Aqueduct walking in Mojave Desert

Miles: 517.6 to 549

Mileage: 31.4

Day: 26

The alarm went off at 4 a.m. Worst. sound. ever. I was not ready to get out from behind my eyelids. Fortunately for me, Richard felt the same. 

We reset the alarm for 4:30 a.m. What a difference half an hour can make. We got moving out into the very early light with the desert still cold from the night. 

So cold, in fact, that I spent the first few miles shivering as I hiked. The desert is so weird. The drastic temperature changes; the weather that can move through all four seasons in one 24-hour period; the WIND. 


The desert sunrise, the California Aqueduct and me. Photo by Richard.
After some short stretches on dirt roads, we turned east on the California aqueduct. The open water canal took us to the intersection of the Los Angeles aqueduct, which we preceded to follow for 20 miles or so. 

The morning was flat and cold until it was suddenly flat and hot. Oh, desert. 


Richard walks on top of the Los Angeles aqueduct in his puffy jacket before sunrise.
We reached the first shade of the day at mile 17. A bridge over a dry creek bed. We released our feet from the overly warm confines of our shoes and ate our way through a huge bag of Chees-its.  

Feet, I release you.
In another 6.5 miles was the first water source of the day. It was a running creek. No joke. And it was also one of the only creeks I’ve ever encountered where the water ran warm. We filled up, made dinner at 3 p.m. and sat around for 90 minutes or so. It was great.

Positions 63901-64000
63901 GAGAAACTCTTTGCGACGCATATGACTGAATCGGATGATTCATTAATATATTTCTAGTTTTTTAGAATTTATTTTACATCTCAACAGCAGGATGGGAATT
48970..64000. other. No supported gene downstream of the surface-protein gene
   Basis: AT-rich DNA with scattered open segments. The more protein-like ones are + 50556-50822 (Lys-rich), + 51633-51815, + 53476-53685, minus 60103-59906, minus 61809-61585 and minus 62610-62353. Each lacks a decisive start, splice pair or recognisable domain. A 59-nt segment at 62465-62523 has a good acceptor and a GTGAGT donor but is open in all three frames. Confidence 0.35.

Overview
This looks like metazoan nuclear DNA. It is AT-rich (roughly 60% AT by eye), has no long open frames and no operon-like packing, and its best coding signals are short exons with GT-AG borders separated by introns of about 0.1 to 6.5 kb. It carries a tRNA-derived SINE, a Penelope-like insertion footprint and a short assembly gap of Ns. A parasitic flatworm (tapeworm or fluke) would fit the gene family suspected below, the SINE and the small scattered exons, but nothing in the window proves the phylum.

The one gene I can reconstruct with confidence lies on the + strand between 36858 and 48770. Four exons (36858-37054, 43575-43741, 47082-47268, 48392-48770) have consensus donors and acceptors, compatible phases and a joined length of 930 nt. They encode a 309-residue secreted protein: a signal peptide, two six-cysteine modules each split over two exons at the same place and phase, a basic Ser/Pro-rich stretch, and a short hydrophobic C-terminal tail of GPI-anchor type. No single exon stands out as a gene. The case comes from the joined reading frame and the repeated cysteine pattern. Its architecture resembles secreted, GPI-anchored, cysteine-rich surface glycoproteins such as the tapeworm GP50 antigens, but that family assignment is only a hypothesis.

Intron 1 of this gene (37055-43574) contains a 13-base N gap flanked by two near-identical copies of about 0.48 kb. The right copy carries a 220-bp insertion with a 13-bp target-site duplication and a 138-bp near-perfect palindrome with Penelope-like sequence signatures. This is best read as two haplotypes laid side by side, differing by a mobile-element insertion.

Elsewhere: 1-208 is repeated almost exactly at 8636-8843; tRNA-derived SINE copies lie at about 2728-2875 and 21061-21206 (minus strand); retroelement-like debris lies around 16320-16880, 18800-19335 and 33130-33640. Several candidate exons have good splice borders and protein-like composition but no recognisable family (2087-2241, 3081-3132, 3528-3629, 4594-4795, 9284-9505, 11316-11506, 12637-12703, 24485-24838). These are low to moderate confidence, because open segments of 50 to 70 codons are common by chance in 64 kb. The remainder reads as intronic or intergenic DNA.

I have found that we often have a long climb at the end of the day. Not always, but that seems to be the way we split u the trail these days. And when that happens I also found that eating a bolts of calories midday is so helpful for getting up those miles. On the Appalachian Trail I never made dinner for lunch. I saved my hot meal for the end of the day, no exceptions. But out here, it seems to correspond with a natural break in hiking to make dinner during the heat-of-the-day break. Because after a long break it’s not uncommon to hike until dark or close to it. And by that point, I just want to get in my sleeping bag.

And so we did this day. We repacked and started the last seven miles around 4 p.m. And we finished with a big climb to our campsite. 

3 thoughts on “Aqueduct walking in Mojave Desert

  1. I think it was between May 18th and May 26th that we didn’t see any posts . . . Was beginning to worry about you and Richard. Then again, it’s surprising that you’re able to journal every day (aren’t you exhausted?? When do you do it?) and that you apparently have cell or WiFi access most days. Dennis and I love following your journey and wish you the best!

    1. Yeah. We were really not expecting that cell service hole as most of the trail (so far) has allowed for at least one of us to have coverage. I use Verizon and Richard has AT&T. I write, and try to post, right before bed. It’s a bit of a compromise because I am very tired but it seems to be working well enough.

  2. Awesome blog, Stephanie! I love the photos. Glad you got new shoes. Sometimes you can cut callouses off your feet with a razor. Your mileage is astounding! I took Gray and Nola hiking up Bald Mountain this weekend – it’s 2.7 miles, and it took us 4 hours. Haha.

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